First Principles Thinking: A Helpful Skill for New Drafts

craft

(Jerome Keith) #1


Second drafts (and however many come after that) are extremely important. In my writing, the first draft is normally spent taking an outline and then spending a lot of time just putting down the bones of scenes. Often this leads to writing scenes that lack in subtext and where characters lines are on the nose.

I’d always had trouble with second drafts. I would usually need at minimum two weeks (more often months) to separate myself mentally enough from a first draft that I could rework the scene substantially. Yes, I could edit down lines, cut stuff, and move it around, but tearing away the atrophied muscles to rebuild anew was difficult.

Then between listening to different video essays on Rick and Morty, I heard an essay on First Principle thinking. The idea behind First Principle Thinking is that we try to get ourselves to stop working from assumptions we already possess and spend our time on breaking down a problem into its individual components. Once it is broken down we then evaluate each of those components from a new standpoint.

Say you’ve written a scene where a kid stands up to his bullies. (We’ll call the kid Timmy and the bully Chester). It’s easy to succumb to writing a simple hero moment in which Timmy punches Chester out or ruins his rep by divulging information to downgrade his status amongst the class. The ability to cause fear is removed from the bully and now the kid is not only safe but a hero.

When you come back on your next draft try taking a blank piece of paper and writing down a page on what this scene means. Ask yourself as many questions as you can about it as a whole and each word you’ve put on the page. Ensure the scene is unique to your story. I always take at least a page for this, because I want to force myself to dive deep into what I’m trying to say and what is already there. In the above example, I might either be saying that sometimes violence is not only necessary but useful or that strategy can defeat any foe. I then look at what I know about Timmy and see if what I’ve created fits the tone.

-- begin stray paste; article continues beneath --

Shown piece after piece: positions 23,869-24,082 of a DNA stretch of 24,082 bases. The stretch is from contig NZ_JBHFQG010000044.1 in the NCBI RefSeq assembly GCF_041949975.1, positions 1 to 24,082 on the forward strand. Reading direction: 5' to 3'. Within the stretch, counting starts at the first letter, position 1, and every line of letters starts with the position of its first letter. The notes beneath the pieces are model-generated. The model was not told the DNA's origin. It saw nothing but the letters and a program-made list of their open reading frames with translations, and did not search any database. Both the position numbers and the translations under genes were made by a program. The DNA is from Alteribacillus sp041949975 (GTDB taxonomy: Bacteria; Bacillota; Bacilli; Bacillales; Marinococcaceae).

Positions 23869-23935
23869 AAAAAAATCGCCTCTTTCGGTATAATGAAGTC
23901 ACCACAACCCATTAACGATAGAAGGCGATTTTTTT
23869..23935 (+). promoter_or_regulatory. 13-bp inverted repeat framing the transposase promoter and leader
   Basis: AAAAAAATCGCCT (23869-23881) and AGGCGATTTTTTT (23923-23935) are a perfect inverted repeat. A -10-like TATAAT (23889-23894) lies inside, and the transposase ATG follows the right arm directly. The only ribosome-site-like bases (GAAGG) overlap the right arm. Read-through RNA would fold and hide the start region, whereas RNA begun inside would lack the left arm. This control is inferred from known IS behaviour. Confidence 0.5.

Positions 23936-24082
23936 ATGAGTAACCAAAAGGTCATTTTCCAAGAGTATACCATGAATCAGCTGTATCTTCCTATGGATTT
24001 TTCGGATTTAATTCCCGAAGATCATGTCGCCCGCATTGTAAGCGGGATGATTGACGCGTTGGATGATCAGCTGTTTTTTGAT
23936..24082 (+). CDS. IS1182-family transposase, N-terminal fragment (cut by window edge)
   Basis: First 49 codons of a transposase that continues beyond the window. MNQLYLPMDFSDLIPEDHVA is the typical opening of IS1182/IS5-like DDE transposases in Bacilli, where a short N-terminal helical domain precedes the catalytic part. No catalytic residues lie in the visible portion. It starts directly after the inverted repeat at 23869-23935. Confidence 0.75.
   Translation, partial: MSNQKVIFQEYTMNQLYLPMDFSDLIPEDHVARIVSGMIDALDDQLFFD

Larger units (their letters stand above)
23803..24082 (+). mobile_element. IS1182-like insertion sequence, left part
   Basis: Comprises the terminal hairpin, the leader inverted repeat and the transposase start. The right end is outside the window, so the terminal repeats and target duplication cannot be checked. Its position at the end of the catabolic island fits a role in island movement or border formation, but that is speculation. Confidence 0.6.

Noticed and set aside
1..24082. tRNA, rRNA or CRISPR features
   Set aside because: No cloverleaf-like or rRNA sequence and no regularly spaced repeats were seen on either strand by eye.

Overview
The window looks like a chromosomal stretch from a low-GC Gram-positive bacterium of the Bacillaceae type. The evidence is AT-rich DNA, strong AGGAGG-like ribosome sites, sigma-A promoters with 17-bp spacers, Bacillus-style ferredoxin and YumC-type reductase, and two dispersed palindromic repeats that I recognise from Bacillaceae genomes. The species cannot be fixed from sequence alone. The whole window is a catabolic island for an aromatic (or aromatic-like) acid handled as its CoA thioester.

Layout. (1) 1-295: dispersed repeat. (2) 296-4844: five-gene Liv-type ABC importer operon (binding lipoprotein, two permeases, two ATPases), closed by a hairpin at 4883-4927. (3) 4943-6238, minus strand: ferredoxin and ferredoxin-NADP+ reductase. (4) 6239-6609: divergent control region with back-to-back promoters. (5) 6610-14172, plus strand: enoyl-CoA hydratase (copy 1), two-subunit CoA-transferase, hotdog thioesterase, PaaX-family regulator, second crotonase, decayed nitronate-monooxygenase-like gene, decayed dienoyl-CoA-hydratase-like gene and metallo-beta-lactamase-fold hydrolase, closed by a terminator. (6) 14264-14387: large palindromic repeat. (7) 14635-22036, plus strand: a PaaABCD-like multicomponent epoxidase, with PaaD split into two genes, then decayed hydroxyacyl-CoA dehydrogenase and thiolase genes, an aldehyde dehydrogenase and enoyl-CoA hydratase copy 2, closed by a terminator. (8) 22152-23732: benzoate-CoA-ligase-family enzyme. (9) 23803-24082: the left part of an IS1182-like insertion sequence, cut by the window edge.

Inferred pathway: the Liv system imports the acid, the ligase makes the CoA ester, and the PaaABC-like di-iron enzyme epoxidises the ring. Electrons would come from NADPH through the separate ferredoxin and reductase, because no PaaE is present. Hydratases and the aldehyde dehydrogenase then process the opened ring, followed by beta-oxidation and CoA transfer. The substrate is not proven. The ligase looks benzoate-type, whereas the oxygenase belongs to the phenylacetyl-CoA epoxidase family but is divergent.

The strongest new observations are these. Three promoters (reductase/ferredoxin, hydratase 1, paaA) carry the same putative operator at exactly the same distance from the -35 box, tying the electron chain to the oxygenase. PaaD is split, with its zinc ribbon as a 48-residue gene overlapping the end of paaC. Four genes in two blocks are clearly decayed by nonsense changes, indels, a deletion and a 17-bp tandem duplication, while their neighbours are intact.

After that, I always challenge myself to write down ten different ideas for scenes that could possibly accomplish what I’m trying to convey. Maybe I was right about the fact that Timmy at heart is a strategist. He’s spent my entire film watching chess’s legendary match of Deep Blue versus Kasparov and clearly prefers his brains to his brawn. But he’s also quiet. He’s happy in his shell with his small tight-knit group and his life wouldn’t be necessarily improved by becoming a high school legend for embarrassing Chester. Instead, Timmy might leave Chester a private note in his locker, a piece of blackmail that causes a relationship change between them the audience understands, but the school doesn’t take much note of.

Essentially First Principle Thinking is just about not working from assumptions. It challenges the thinker to break the problem down into its component parts, and then spend time evaluating those parts before they come up with solutions. Try it out and see if it works for you.


(Herman Wang) #2

One thing I generally do is make several passes through the script, each time reading the lines for just one character. Is everything that character says and does consistent with their personality and history? And if you don’t know, you haven’t written that character strongly enough.

I find this helps avoid the writing problem of having people do what’s convenient for the plot rather than being true to themselves.